I enter the elevator, heading for the writers’ event in an Arts District studio. More than my anticipation of hearing live authors, I’m thrilled to find a lift, since my heart – not to mention hips and legs – had quailed at the prospect of a long, slow climb up the two sets of stairs which had thrown themselves at me as I’d walked in the door. There they’d loomed, gleaming in a metallic, cobalt blue, an industrial-chic effect not totally lost on me despite my dismay (I’m a writer, after all, and ergo, a keen observer). I’d detected them in the blink of an eye, noting the droves of cultured young things scampering up and down them like springbok.
Were I to attempt the ascent, I would have to first grip the handrail like a drowning person grasping at rope around a lifeboat. Then I’d place one foot heavily on the bottom step and pull up the other one to join it. I’d move the gripping hand along and repeat the arduous process for the second step, and so on, twenty times. Stairs, for my age and weight, are no longer to be taken lightly. Indeed, the physical layout of a venue becomes a central concern, far more important than the event itself. Ben Heppner or Pavarotti would take back seats, as ’twere.
In the elevator, I stand near the door. Behind me is a gaggle of young women, laughing and shrieking. Not one or two, but six! It’s like a frat party in that cramped space. I’m just about to turn around and frown them down, old-lady-like, when one voice rises above the others.
“Yes, it’s true! They can’t start without us, even if we’re a bit late.” More squealing laughter.
I’m stunned. This is clearly the event’s welcome guide and the gaggle of gigglers are – incredibly – the writers! She-who-spoke has that welcome-guide look about her; older than the others, with a commanding presence. She may even be in her forties.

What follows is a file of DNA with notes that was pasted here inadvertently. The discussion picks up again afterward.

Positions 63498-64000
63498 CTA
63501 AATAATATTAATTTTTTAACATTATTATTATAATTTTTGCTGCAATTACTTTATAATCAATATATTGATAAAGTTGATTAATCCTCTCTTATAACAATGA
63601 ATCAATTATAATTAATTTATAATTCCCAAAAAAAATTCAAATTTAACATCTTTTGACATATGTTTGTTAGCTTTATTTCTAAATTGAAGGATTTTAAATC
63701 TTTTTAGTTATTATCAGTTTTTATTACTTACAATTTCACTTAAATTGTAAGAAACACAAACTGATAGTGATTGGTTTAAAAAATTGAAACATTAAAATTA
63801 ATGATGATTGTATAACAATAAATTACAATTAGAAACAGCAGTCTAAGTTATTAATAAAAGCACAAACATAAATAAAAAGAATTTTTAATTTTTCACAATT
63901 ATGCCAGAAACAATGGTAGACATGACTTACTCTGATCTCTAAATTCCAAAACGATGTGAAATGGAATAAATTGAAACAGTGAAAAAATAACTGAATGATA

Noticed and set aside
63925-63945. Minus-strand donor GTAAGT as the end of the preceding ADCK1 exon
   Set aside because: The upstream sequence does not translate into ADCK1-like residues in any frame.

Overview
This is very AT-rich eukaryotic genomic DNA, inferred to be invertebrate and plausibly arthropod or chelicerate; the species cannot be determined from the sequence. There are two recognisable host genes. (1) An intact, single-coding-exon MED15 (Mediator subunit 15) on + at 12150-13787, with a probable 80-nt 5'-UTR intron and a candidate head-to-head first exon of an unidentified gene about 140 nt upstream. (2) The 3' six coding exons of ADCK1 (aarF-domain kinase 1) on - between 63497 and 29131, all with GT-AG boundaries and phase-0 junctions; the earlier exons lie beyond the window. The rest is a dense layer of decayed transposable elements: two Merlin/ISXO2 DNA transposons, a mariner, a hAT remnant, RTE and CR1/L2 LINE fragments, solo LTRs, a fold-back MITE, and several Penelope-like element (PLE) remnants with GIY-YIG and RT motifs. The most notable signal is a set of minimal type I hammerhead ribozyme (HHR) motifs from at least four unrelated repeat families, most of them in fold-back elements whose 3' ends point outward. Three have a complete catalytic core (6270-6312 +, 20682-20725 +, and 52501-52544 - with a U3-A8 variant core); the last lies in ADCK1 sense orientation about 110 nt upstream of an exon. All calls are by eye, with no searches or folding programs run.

I do a reality-check.
“Are these the writers?” I ask, all my preconceptions blown.
“They are,” she replies.
“All of them??”
She cocks her head, brows furrowed.
I don’t mean to be rude; I’m just incredulous. These young women certainly hadn’t been acting like writers, or the way I imagined serious writers would act. Is this how being a thirty-something writer manifests itself? To my aging eyes, the group is barely discernible from a herd of millennials at the mall.
Seemingly, my preconceived notions about writers is entirely false. I’ve noticed before that my 68 years hamper me from distinguishing between ages 20 and 40. This group may as well have been teenagers, so young did they seem. These days, I feel the same about groups of off-duty young teachers. Or nurses. Or lawyers.
Hearing their guide’s louder voice, the young women take the hint and settle down. Most of them make eye contact as their guide speaks with me, but three avert their eyes. Am I just another overweight old lady to them, with pretensions to literature? Have I ever written anything in my life? Can I even read? Do I adore Danielle Steele at home and Hello magazine in the beauty parlour? (um….I do like that last option).
As we exit the elevator, I stand aside to let the giggling herd pass. I have excellent seats in the front row of the small theatre, but somehow it doesn’t matter. The event feels ruined for me, and I make a plan to leave early. I cannot imagine what this group of young people can have yet experienced that would be of interest to me.
Turns out I’m wrong. Their books are brilliant. I stay on and even buy one of the novels on the way out. An autographed copy.